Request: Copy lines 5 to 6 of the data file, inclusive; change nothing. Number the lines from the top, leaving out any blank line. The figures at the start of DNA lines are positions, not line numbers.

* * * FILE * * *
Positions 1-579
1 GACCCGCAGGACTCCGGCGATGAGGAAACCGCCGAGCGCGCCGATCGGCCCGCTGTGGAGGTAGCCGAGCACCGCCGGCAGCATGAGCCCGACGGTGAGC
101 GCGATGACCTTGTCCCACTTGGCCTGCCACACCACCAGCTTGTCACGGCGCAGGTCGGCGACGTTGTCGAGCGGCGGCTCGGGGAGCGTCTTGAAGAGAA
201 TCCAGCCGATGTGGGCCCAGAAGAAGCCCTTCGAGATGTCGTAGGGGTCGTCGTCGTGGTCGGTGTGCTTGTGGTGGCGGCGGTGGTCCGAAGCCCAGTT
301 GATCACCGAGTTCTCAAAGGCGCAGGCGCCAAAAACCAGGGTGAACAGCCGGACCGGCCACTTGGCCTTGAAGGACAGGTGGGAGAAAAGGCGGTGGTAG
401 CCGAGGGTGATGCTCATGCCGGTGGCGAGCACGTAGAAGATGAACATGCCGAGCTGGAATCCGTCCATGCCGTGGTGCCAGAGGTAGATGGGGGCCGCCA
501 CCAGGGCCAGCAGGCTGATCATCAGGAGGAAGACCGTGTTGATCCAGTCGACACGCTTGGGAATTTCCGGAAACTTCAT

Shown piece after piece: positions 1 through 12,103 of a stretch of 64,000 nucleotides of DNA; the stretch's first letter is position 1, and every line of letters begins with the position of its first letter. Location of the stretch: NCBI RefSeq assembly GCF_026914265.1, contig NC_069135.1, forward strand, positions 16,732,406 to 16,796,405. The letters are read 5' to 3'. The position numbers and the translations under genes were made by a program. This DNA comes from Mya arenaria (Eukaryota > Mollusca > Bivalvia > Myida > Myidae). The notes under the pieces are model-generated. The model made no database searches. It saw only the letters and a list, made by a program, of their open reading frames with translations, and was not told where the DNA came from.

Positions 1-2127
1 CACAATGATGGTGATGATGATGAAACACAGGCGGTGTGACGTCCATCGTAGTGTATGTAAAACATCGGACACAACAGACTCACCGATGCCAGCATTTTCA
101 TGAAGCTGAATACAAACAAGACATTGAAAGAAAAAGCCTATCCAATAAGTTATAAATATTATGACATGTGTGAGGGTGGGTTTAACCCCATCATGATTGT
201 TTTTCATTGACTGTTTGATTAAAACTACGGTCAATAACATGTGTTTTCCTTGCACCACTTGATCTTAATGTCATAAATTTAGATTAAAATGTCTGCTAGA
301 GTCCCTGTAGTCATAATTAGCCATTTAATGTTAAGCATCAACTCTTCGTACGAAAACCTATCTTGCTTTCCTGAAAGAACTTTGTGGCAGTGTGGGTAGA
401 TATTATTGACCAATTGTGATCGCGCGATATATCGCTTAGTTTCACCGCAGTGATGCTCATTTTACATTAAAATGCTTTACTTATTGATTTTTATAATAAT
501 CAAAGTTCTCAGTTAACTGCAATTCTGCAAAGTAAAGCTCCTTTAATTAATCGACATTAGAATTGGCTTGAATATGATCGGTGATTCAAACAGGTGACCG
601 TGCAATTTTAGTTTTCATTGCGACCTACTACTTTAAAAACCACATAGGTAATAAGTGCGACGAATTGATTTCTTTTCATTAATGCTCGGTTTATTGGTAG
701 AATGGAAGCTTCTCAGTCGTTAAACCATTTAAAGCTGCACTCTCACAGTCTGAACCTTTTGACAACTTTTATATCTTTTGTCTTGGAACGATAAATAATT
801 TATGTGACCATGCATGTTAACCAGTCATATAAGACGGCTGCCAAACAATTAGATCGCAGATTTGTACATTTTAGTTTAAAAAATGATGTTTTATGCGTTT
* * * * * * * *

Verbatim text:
301 GATCACCGAGTTCTCAAAGGCGCAGGCGCCAAAAACCAGGGTGAACAGCCGGACCGGCCACTTGGCCTTGAAGGACAGGTGGGAGAAAAGGCGGTGGTAG
401 CCGAGGGTGATGCTCATGCCGGTGGCGAGCACGTAGAAGATGAACATGCCGAGCTGGAATCCGTCCATGCCGTGGTGCCAGAGGTAGATGGGGGCCGCCA